A lot of time and effort has been spent correcting the falsehoods, lies, rumors and conspiracy theories promoted by politicians during this election — most notably by Donald J. Trump. Does it do any good? Or have we entered a “post-fact” age?
In some cases, research I have conducted with the political scientist Jason Reifler has found that correcting people’s false beliefs can be ineffective or, worse, make them cling to their views even more strongly.
However, other research we have done suggests that fact-checking can be effective. The political scientists Thomas Wood and Ethan Porter have also found corrective information is generally effective in reducing false beliefs, though the extent to which it is effective can depend on people’s political views.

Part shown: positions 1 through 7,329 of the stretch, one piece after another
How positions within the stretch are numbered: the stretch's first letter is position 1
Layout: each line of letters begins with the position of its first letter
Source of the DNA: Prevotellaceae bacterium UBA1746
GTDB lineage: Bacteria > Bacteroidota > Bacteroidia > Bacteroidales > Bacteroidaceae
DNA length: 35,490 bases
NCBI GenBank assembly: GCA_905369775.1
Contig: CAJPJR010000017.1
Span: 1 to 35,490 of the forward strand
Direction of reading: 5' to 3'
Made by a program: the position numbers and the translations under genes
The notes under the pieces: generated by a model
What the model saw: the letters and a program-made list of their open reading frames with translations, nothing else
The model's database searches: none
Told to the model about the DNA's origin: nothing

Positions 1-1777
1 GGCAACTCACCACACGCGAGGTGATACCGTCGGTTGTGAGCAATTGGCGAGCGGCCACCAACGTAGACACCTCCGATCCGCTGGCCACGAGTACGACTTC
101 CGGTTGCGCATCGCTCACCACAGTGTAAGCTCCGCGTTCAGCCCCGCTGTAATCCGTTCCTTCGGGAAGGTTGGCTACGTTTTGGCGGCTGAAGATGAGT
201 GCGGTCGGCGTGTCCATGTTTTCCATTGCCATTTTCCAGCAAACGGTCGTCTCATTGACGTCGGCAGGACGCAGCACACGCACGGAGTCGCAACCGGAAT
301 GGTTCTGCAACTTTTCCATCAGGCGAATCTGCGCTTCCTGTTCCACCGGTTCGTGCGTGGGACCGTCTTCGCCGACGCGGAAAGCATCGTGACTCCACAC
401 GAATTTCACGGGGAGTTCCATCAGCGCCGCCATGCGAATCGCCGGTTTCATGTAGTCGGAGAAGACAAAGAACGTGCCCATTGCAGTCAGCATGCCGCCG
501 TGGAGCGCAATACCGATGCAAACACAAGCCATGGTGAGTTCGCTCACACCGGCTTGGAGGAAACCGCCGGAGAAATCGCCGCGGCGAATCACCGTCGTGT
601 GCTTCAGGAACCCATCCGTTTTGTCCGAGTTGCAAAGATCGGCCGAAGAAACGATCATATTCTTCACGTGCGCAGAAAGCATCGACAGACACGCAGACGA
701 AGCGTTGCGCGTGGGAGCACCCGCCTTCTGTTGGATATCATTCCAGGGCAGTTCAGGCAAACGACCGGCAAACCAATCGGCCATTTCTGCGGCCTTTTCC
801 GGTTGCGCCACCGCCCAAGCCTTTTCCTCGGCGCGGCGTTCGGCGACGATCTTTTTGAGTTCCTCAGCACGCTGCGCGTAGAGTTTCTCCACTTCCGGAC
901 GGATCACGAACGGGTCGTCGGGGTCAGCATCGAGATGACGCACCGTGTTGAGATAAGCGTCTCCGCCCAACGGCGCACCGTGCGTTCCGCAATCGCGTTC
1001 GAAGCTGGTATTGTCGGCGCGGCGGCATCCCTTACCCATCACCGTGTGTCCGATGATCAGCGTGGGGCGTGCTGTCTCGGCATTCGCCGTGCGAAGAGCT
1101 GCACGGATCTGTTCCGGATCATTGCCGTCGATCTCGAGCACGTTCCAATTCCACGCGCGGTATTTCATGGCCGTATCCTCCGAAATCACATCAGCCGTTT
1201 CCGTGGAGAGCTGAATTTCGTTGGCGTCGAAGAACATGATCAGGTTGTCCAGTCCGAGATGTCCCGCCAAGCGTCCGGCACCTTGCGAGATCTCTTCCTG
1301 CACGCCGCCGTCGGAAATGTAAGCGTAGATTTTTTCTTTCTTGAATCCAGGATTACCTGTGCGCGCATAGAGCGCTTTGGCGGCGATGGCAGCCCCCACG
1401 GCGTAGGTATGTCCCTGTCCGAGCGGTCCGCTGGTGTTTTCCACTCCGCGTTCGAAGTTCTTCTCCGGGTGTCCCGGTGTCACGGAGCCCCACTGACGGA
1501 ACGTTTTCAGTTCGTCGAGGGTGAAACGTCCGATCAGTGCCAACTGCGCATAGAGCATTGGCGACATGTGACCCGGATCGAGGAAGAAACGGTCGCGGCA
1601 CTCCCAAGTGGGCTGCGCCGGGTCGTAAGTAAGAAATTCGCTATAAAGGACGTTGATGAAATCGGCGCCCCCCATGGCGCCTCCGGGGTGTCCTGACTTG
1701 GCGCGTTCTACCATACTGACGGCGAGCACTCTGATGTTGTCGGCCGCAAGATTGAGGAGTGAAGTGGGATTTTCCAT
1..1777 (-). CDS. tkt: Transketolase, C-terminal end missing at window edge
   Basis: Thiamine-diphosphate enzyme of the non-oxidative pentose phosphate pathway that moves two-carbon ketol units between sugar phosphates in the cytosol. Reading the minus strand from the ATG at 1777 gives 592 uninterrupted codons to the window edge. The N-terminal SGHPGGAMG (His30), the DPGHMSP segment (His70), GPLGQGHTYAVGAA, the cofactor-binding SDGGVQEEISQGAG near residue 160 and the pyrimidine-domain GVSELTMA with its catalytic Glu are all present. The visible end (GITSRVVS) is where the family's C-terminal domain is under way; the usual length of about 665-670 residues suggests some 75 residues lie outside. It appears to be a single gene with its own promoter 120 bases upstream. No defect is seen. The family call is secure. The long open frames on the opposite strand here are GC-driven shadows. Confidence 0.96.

The four of us decided to evaluate the effectiveness of corrective information in reducing misperceptions during this election.